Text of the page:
That’s how laws and legal review work — they strike a necessary balance between rights and safety.
We could use some balance on guns. And deep down, even most gun owners know this is true. Because most gun owners are normal, sane people who just want to hunt or feel more comfortable with a pistol — that they’re trained to use — in the nightstand. They’re not strapping on an AR-15 and walking around the mall.
And they don’t need 30 bullets. They don’t need to fire 15 rounds in under 10 seconds. They don’t need a rifle that soldiers in war zones use.
Because simply having a big gun doesn’t make you safe. It doesn’t make you macho. It doesn’t make anyone respect you.
All it does it make it easier for someone to snap and kill people in a church or kindergartners in a classroom.
It’s long past time that we stopped treating guns as magical instruments that will instantly provide safety and respect. They won’t, particularly without proper training, practice and care.
It’s also time to implement some common-sense laws: expanded background checks, a ban on assault weapons, a ban on high-capacity magazines, a training requirement for all gun owners, a gun and ammunition registry and stiffer penalties for gun owners whose weapons are used in accidental shootings and crimes.
I have no faith that any of these will occur, not in our current climate of NRA-dominated lawmakers. Until they are — until the proper respect and responsibility is placed on gun ownership in this country, and until the irrational reverence and childlike adoration of guns are checked — you can continue to expect more scenes like Sunday’s.

Documents reveal truth about bingo casino complaints

 

 

By Josh Moon

On August 25, at a little after 8 p.m., Jeff Chandler, Jake Frith and John Daly walked into the River City Entertainment gaming center in Lacey’s Springs and started to play a computer-assisted version of bingo.
The trio played several games, and after 30 minutes or so, they left.
What makes any of the above noteworthy is that Chandler, Frith and Daly are law enforcement officers. Chandler and Frith work for the Alabama Attorney General’s Office as investigators, and Daly works for Huntsville PD.
So, let me explain this another way: In August, two AG’s office investigators spent the better part of their day driving to Huntsville from Montgomery, playing various bingo games, driving three-plus hours back to Montgomery and filing reports on their trip.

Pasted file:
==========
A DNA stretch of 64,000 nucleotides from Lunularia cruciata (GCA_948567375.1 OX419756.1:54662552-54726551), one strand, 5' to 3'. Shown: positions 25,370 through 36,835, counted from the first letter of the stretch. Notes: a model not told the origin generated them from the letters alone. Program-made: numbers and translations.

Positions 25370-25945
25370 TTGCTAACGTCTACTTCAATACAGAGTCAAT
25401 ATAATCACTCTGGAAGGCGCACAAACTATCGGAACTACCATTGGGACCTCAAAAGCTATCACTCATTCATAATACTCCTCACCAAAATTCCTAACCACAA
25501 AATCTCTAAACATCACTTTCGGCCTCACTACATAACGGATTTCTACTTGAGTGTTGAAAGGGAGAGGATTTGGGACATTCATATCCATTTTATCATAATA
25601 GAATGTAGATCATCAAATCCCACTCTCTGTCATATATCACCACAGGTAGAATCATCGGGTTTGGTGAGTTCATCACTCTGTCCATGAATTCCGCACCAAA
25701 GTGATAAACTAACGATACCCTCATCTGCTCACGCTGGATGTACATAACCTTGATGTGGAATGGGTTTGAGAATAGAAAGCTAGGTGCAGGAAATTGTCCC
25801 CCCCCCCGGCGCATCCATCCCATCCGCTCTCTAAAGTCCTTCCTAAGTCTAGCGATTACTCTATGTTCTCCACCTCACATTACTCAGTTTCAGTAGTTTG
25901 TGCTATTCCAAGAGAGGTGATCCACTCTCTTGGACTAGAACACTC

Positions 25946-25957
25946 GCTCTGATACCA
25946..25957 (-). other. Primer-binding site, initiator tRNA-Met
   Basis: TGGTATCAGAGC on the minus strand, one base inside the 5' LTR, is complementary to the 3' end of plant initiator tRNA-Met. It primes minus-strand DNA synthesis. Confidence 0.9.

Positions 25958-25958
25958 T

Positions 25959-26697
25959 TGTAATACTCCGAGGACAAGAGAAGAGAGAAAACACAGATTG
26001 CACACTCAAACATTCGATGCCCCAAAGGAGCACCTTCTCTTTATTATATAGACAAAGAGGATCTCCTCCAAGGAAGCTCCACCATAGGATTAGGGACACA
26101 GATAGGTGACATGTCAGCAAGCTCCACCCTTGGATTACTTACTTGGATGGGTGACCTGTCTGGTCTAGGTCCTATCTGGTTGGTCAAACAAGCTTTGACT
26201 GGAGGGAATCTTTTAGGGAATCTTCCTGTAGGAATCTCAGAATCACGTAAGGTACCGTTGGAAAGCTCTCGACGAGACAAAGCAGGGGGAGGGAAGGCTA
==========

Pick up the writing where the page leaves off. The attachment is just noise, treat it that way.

Then, attorneys in the AG’s office spent hours reviewing those reports and writing nuisance complaints against River City Entertainment. Those complaints were then filed, along with complaints against four other casinos around the state.
In each of those five cases, multiple investigators were required to spend hours traveling to casinos and playing bingo games and writing reports.
In each of those cases, multiple attorneys were required to spend hours reviewing reports and writing complaints to be filed with the various county circuit courts.
This is the absurdity of AG Steve Marshall’s renewed bingo wars.
In a state where funding is a consistent issue, that such manpower and resources are being used on victimless, gray-area crime is a horrendous mismanagement of the office.
Because right now, possibly more than ever before in this state’s history, our criminal justice system is woefully behind. Murder cases in some counties sit for nearly three years before landing in front of a jury. Rape and assault cases are just as bad.
But instead of devoting the – apparently – available resources of the AG’s office to aid counties with those shortfalls, Marshall has chosen instead to chase electronic bingo casinos.
Not because the state is overrun with illegal gaming, or because there have been outcries from the public.
It’s not, and there haven’t been.
Because electronic bingo is no more prevalent in Alabama than ticket scalping – an illegal activity that occurs thousands of times every fall Saturday, often times with a cop or two watching the transaction. Yet, there’s no AG’s task force and no plans to crack down.
Because this isn’t about enforcing laws that are being violated or stopping an out-of-control problem or best serving the public.
It’s about PR. And about shutting down sources of campaign contributions that flow to the wrong party.
Because if the AG of this state truly cared about utilizing his office’s resources in a manner that best served the people of Alabama, instead of sending agents out to play bingo, he would use them to aid county district attorneys.
It’s not like he doesn’t know they could use the help.
As part of Marshall’s filings against the five casinos earlier this month, he included a letter from Macon County DA E. Paul Jones to AG office attorney, John Kachelman.
Kachelman had written to Jones to request that Jones’ office investigate illegal gaming at VictoryLand in Shorter. Jones responded by saying he’d be glad to do so, just as soon as his office got finished working on real stuff.
“I have 10 weeks of criminal jury trials in five separate jurisdictions and far more cases scheduled in each of these courts than can possibly be tried,” Jones wrote. “These cases range from capital murder to rape, robbery, child molestation to any other crime you can name. Our resources are paper thin, as I am down to one actual investigator, and we have subpoenas which have to be served personally on witnesses all across this state.
“I point this out to say, if you have time on your hands, you are welcome to come to the Fifth Circuit and help us try some of these cases.”
There was no reply to Jones’ offer. And there was no help sent to the Fifth Circuit.
Because helping convict murderers or getting child molesters off the streets apparently doesn’t grab enough headlines.